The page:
A return of 7-to-9% however should surely be attracting bigger investors than people punting £5. “We have people investing £50,000-plus as well as the £5 people, so it’s a big range”, argues Davis. “Pension funds are buying up very similar assets. They want the £100m projects and we’re not doing anything on that scale, but they might aggregate some together – we have approached some developers only to find they have just sold it all to a pension fund.”
Increased ownership gives impetus back to community
Yet despite the billions needed to build the UK’s low-carbon energy capacity, Douglas Parr, chief scientist and policy director, Greepeace UK, argues that, “Getting people to part with their savings and invest doesn’t seem to me to be the key barrier. A local hydro scheme on the Thames in Osney raised all the money they needed in ten days from lots of individuals giving relatively small sums. There is actually quite a hunger out there on the money side… why Abundance is potentially quite interesting is that spreading ownership more broadly is more likely to engender what I would call the political permission to do more. In the same way that micro-generation on people’s houses… engenders changes in behaviour and understanding of the energy system that were previously not around, I think a broader community ownership can only help in making that happen.”
Increased levels of ownership, both literal and emotional, could help wrest the impetus away from the powerful ‘say no to wind farms’ lobby. “If it’s just presented as this big company coming from outside and dumping something in your landscape that you don’t particularly want, then frankly it’s not altogether surprising that there’s a lot of people who don’t like the idea”, says Parr. “There has been some great work done by the Centre for Sustainable Energy in Bristol positioning the debate away from ‘will you have a windfarm, yes or no’, to ‘how would you do something about dealing with energy security in your locality’ – and when you do that you get a much more nuanced and positive response… [and] a recognition that people have rights to reject, but they also have responsibilities to do.”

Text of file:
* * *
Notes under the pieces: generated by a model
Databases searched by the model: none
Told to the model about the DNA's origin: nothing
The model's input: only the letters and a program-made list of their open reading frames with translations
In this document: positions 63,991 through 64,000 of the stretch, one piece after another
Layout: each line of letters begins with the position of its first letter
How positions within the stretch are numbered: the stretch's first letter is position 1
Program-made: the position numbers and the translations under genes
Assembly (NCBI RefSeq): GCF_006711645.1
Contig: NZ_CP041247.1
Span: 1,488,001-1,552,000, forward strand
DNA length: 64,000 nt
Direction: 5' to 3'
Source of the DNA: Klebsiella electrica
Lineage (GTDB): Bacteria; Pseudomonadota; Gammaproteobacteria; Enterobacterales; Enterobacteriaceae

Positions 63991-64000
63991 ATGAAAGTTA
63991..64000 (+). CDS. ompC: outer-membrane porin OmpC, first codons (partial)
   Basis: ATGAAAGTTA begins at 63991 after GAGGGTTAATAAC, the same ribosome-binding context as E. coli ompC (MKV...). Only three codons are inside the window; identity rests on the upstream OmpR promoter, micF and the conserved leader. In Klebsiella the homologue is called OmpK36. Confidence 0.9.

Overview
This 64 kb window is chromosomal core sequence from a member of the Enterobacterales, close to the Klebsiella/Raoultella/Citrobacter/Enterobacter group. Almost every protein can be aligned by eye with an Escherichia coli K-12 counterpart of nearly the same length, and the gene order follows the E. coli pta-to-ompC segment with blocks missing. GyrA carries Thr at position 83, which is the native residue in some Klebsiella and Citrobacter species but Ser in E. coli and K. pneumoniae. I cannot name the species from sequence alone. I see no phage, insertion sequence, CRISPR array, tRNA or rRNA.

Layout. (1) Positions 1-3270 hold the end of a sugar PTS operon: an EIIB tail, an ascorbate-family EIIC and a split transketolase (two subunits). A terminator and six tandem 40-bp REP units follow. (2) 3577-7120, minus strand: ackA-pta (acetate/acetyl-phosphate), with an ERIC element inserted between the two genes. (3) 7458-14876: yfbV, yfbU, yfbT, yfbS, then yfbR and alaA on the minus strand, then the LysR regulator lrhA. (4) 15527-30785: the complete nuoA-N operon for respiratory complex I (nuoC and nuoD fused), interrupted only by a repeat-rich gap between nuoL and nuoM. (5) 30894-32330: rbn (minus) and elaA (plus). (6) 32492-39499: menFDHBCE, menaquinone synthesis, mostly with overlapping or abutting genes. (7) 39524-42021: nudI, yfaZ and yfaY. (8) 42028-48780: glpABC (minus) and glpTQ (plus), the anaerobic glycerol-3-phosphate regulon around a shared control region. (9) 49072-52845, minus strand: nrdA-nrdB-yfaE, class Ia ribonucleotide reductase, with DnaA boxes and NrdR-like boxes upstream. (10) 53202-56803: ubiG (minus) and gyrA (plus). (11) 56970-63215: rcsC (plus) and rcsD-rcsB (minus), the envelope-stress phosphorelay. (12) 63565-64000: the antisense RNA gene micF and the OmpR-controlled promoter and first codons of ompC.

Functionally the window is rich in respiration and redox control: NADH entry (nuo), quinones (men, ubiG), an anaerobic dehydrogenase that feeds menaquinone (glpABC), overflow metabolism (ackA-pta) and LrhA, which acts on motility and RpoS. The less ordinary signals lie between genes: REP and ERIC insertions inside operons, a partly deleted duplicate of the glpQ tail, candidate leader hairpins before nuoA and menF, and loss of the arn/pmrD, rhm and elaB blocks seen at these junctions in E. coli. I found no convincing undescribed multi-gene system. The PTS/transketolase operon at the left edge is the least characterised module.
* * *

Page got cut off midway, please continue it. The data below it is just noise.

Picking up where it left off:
Straw similarly believes that, “you really need to have advocates for onshore wind in planning meetings, because they’ve got a stake in it – either an equity investment, and/or some guarantee about how much it will reduce their own energy bills… that could be transformational in public attitudes towards renewables. It also takes power away from the big developers.”
The money is welcome, but it may not be the most important contribution crowdfunding makes to renewable energy. Engaging people more directly in their energy future, on a community and a financial level, says Davis, “makes people feel more included in the process and not like it’s been imposed on them… There are only so many large scale wind farm sites in the UK, no matter what you might hear. A diverse mix of small-to-medium energy solutions, community-owned, is what’s needed. And now we can offer that.”